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United Nations Peace-keeping Bibliography
The Dag Hammarskjold Library of the United Nations has made available a bibliography of United Nations peace-keeping operations. At present the scope is limited to monographic English language works published between 1945 and 1996. While the site is browsable only (alphabetical), the size of the bibliography (well over three hundred entries at present) makes this a good place to start for anyone interested in this topic. Note that the bibliography contains no items published by or under the auspices of the U.N. itself at this time.
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History of Jazz
Developed by Dan Morgenstern, director of the Institute of Jazz Studies at Rutgers University-Newark, the History of Jazz site chronicles the birth and development of this art form via a series of short essays (40 in all) arranged in chronological order (although the order is not made explicit). Topics covered include the birth of Blues, Big Bands, and Jazz today, as well as the various personalities who have made Jazz what it is. Morgenstern also supplies a recommended listening and reading list.
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This Week's Finds in Mathematical Physics
sci.physics.research; sci.physics; sci.math
This site, provided by Professor John Baez of the University of California-Riverside, provides overviews and reviews of papers that he "finds enjoyable, especially ones that have not yet been published." It is a no-nonsense site that discusses and evaluates new literature in esoteric fields of physics. As such, it is not for the lay person, but it does present almost unbelievably complex concepts in a disarmingly friendly style. One of the unique features of the site is that the weekly issues are extensively cross-referenced. Topics discussed have included Lie groups, adjoint functors, general relativity, and higher dimensional algebra, among others. Note that "this week" refers to when Professor Baez finds the literature, not necessarily when it first appears. Note that This Week's Finds are also posted to three Usenet newsgroups, where discussion about them can occur.
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Psychiatry, Philosophy and Society (PSYPHIL) Mailing List
PSYPHIL is a unique interdisciplinary forum that has been formed to encourage a critical analysis of psychiatric, psychotherapeutic and psychological practices, from a number of different perspectives. The aim of the forum is to draw attention to the ever more extensive and intensive web of "psy-services" that proliferate within societies and to investigate their emergence, consequence, function and legitimacy. Challenging to practitioners and academics alike, this forum is designed to generate puzzlement and to encourage careful critical reflection upon the experience of patients and the practices of psychiatry and related fields of study. To subscribe send email to:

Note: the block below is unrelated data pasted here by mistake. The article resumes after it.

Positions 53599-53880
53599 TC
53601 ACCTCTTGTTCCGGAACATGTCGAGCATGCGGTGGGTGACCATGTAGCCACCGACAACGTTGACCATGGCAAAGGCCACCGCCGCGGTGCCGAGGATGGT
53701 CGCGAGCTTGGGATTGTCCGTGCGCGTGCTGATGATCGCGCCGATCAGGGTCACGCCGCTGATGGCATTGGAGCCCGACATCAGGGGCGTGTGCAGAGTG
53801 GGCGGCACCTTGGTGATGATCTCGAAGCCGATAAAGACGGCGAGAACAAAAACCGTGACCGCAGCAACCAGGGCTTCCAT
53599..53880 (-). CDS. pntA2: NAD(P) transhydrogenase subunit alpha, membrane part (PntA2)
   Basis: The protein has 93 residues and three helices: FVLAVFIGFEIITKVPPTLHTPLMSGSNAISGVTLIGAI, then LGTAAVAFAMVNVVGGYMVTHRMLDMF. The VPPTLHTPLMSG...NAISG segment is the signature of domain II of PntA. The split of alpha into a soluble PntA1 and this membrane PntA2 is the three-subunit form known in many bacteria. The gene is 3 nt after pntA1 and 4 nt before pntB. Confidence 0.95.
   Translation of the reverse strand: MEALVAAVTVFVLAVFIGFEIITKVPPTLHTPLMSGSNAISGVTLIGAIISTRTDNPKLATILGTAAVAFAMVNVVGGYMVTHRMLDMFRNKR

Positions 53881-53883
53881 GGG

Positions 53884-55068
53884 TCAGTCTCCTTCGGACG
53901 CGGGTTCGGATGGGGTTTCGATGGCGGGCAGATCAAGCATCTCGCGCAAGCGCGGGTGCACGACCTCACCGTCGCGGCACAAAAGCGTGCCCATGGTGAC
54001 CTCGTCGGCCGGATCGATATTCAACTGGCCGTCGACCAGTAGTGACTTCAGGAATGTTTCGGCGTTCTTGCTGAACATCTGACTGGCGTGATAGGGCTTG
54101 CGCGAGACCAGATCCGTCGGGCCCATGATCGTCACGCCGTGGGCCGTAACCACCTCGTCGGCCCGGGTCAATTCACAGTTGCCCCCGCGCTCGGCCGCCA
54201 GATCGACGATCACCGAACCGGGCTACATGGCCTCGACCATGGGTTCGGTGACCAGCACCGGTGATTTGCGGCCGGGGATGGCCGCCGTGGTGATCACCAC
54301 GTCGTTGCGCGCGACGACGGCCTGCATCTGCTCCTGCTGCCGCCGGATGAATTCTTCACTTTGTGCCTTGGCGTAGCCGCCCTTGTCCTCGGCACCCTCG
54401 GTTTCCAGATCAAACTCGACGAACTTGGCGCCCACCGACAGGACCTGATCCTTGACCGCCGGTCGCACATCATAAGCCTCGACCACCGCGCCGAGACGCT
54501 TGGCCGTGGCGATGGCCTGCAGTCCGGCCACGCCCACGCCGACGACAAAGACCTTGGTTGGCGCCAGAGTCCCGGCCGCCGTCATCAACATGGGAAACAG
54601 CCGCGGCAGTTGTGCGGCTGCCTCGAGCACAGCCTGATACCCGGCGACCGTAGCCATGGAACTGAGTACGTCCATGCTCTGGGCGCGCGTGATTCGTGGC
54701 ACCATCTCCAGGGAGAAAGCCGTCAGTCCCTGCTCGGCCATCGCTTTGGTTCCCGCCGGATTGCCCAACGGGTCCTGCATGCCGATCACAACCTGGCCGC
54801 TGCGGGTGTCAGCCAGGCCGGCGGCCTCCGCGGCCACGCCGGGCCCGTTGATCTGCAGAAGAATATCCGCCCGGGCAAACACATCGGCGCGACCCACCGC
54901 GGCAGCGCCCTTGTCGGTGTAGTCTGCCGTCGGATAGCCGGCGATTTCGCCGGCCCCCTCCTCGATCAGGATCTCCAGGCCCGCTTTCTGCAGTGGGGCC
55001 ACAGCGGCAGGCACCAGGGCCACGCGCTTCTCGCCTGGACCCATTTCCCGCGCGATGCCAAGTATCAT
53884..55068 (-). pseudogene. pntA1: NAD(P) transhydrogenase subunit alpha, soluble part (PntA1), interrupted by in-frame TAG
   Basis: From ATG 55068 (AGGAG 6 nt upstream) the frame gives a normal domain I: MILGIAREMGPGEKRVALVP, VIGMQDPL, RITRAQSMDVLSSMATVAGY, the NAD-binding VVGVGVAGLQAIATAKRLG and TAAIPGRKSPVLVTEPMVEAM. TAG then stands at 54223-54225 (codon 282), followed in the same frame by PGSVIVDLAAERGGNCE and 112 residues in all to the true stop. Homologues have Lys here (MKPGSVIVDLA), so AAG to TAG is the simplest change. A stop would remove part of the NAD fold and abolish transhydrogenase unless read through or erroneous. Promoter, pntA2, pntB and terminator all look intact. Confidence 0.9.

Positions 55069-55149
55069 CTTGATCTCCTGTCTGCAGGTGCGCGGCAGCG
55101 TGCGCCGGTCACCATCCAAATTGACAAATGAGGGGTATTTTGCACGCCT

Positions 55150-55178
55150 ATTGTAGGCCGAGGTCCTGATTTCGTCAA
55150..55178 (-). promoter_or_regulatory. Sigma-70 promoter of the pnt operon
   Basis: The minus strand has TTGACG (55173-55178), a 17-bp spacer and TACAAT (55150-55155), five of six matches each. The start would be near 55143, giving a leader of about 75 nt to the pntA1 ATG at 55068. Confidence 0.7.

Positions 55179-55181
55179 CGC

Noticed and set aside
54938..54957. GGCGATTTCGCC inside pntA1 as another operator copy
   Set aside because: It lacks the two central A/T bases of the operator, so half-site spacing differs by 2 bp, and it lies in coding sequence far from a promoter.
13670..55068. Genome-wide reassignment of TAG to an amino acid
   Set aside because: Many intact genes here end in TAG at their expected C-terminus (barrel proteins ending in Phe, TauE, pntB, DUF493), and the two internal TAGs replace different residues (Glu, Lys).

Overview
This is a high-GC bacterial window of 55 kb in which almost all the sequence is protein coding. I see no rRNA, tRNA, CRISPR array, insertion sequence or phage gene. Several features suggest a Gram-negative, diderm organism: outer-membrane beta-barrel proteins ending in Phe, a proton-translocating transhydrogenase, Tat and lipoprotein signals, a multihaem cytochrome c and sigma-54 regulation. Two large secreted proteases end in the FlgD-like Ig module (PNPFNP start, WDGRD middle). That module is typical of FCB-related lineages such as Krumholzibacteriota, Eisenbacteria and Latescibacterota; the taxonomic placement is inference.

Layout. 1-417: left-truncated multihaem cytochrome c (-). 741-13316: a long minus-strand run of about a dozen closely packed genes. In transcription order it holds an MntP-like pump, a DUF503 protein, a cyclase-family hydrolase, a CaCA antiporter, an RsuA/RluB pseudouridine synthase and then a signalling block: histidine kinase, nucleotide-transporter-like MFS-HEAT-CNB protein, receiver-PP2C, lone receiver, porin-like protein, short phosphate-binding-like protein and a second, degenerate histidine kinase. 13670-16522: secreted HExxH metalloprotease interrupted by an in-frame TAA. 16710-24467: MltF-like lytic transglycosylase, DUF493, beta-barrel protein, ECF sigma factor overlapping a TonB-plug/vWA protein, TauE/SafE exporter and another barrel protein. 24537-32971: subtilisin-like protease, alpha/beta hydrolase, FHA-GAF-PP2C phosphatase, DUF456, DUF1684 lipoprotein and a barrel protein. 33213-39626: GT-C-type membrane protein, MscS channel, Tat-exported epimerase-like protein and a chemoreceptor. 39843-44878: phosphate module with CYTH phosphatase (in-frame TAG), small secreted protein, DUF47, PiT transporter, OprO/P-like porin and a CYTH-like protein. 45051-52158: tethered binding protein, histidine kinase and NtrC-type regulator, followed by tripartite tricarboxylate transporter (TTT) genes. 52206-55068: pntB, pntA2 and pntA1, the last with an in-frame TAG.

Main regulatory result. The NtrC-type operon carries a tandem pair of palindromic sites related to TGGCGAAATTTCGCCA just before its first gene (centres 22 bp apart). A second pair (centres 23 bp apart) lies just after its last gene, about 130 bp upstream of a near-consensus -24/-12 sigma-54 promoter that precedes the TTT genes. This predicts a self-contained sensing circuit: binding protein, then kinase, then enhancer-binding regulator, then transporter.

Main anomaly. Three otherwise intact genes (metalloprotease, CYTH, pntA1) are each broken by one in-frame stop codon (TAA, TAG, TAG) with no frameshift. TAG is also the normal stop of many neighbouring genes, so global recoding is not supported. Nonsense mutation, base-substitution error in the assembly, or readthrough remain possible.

In the body of the message type:
SUB PSYPHIL yourfirstname yourlastname
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General Interest

Hansard--House of Commons Debates
House of Lords Debates
Hansard (House of Commons, British Parliament) debates have recently been made available via the web. The site contains daily oral questions and debates as well as written answers to questions. The debates are both browsable and searchable. The new House of Commons Hansard joins the House of Lords Hansard daily debates database, which has been available since June 10, 1996.
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American Lung Association
The American Lung Association's well organized website contains just the sort of information you might expect: mission statement, donation suggestions, local contact information and activities. The bonus is educational material on lung and related diseases, environmental health, and other topics. These are thorough and provide practical tips for an individual suffering a lung-related condition, a loved one, or the simply curious. Note: some pages are still under development and links may fail.
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U.S. Political Contributions Information
U.S. Federal Election Commission Information on Candidates and Parties: